It’s well-known that high levels of air pollution are linked to various physical and psychological ailments in humans–including premature death (an estimated 7 million deaths per year) especially “in people with mental disorders,” increased risk for dementia, and “increased mental illness in children.”

However, new research links air pollution to a decrease in intelligence as measured by “significant drops in test scores in language and arithmetic, with the average impact equivalent to having lost a year of the person’s education.”

“The effect is worse for the elderly, especially those over 64, and for men, and for those with low education.”  The loss for those people may be as much as ” a few years of education.”  This study was “the first to examine [the impact on] people of all ages and the difference between men and women.”

This study was based in China and looked at 20,000 people between 2010 and 2014; the pollutants analyzed were nitrogen dioxide and sulphur dioxide.  However, the results are relevant world-wide; by some estimates, 95% “of the global population” breaths unsafe air.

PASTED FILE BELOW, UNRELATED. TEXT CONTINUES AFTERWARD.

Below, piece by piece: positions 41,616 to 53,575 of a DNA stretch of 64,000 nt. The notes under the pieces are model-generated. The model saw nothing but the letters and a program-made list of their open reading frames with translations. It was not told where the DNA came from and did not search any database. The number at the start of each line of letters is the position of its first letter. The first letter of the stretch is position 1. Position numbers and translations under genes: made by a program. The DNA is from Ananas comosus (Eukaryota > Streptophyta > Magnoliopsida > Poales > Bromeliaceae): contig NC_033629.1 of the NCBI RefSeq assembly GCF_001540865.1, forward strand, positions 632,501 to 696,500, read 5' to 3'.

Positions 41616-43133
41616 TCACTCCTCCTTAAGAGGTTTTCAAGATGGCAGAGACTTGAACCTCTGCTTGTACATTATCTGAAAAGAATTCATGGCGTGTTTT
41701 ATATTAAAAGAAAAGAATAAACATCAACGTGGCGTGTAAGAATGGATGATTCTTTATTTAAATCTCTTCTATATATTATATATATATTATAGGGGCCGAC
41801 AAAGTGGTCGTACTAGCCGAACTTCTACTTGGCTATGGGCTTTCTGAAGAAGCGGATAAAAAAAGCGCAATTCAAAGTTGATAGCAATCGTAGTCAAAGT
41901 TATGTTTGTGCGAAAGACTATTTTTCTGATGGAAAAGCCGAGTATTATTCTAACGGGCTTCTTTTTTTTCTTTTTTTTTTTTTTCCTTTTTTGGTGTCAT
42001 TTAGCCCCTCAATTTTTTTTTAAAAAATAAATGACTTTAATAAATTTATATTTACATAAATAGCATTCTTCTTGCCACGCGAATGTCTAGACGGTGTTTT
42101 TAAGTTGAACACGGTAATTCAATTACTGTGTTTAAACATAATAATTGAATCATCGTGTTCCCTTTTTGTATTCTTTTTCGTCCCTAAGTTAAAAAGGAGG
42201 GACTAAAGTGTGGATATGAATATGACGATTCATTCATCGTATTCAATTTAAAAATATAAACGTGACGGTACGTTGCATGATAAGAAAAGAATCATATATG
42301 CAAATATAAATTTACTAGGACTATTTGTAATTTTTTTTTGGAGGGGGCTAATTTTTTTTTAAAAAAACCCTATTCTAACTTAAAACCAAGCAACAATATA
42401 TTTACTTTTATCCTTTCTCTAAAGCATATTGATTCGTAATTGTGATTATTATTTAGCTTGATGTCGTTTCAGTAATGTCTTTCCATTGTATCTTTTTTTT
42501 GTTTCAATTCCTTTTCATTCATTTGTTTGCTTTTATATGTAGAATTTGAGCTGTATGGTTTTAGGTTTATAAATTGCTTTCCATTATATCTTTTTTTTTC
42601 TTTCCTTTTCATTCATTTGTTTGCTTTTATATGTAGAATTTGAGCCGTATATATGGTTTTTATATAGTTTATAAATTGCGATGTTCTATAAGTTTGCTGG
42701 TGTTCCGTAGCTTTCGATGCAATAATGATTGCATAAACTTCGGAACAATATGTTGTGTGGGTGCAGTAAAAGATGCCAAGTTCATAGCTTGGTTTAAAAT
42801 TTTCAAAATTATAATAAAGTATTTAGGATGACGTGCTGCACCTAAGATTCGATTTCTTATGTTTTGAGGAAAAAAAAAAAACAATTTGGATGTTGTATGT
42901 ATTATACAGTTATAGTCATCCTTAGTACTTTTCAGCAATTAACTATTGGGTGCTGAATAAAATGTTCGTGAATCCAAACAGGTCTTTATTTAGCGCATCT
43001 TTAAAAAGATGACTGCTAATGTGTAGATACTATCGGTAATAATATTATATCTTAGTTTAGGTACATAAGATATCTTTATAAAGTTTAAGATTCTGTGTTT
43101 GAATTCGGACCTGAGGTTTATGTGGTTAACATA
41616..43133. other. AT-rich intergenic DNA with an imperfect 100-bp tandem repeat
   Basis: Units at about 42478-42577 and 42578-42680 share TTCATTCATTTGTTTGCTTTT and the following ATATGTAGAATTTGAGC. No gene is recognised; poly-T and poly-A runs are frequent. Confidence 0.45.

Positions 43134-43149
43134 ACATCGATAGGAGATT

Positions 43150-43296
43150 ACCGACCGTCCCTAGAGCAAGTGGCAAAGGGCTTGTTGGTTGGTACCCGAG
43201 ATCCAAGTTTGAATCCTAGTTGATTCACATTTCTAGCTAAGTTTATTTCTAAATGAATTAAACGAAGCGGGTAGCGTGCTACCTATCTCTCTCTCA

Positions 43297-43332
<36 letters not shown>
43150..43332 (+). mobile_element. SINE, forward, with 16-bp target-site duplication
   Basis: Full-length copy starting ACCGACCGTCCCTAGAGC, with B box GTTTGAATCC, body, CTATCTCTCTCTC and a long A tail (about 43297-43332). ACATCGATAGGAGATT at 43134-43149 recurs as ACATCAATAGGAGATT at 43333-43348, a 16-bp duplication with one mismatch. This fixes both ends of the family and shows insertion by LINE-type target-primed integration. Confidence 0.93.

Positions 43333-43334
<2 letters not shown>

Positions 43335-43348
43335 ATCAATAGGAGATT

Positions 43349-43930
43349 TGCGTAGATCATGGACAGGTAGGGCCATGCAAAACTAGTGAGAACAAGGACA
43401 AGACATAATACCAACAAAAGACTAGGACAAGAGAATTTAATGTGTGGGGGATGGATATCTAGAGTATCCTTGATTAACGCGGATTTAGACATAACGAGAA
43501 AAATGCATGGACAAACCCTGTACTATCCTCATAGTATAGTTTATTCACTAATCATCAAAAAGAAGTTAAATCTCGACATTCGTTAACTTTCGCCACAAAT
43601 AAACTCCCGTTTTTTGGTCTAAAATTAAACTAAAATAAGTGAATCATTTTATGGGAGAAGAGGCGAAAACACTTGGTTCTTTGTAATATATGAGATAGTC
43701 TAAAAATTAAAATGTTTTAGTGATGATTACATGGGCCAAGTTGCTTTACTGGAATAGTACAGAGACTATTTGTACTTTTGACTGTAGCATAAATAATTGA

The longer people were exposed to air pollution, the larger the damage–language ability and men were more harmed than mathematical ability or women.  “High air pollution can potentially be associated with oxidative stress, neuroinflammation, and neurodegeneration of humans.”

“Air pollution was seen to have a short-term impact on intelligence as well;” a finding that has consequences for students living in highly polluted areas.

“There is no shortcut to solve this issue; governments really need to take concrete measures to reduce air pollution.”

Read the article (Damian Carrington and Lily Kuo, The Guardian, August 27, 2018).

For more information about the impacts of pollution, search the Science Primary Literature Database and the Headline Science Database.

Understand the context of information important to you; reduce the fear and anxiety